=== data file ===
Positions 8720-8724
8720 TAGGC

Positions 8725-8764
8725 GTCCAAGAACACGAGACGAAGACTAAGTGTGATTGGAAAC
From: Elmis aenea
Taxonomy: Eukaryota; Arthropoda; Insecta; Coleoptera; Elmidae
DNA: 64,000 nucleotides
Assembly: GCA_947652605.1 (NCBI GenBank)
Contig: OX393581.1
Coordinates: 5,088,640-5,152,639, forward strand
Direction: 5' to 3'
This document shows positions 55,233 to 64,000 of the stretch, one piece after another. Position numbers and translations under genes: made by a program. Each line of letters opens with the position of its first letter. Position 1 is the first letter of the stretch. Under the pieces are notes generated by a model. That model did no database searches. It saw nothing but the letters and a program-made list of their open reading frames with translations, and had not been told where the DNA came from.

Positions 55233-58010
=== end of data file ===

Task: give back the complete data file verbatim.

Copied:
Positions 8720-8724
8720 TAGGC

Positions 8725-8764
8725 GTCCAAGAACACGAGACGAAGACTAAGTGTGATTGGAAAC
From: Elmis aenea
Taxonomy: Eukaryota; Arthropoda; Insecta; Coleoptera; Elmidae
DNA: 64,000 nucleotides
Assembly: GCA_947652605.1 (NCBI GenBank)
Contig: OX393581.1
Coordinates: 5,088,640-5,152,639, forward strand
Direction: 5' to 3'
This document shows positions 55,233 to 64,000 of the stretch, one piece after another. Position numbers and translations under genes: made by a program. Each line of letters opens with the position of its first letter. Position 1 is the first letter of the stretch. Under the pieces are notes generated by a model. That model did no database searches. It saw nothing but the letters and a program-made list of their open reading frames with translations, and had not been told where the DNA came from.

Positions 55233-58010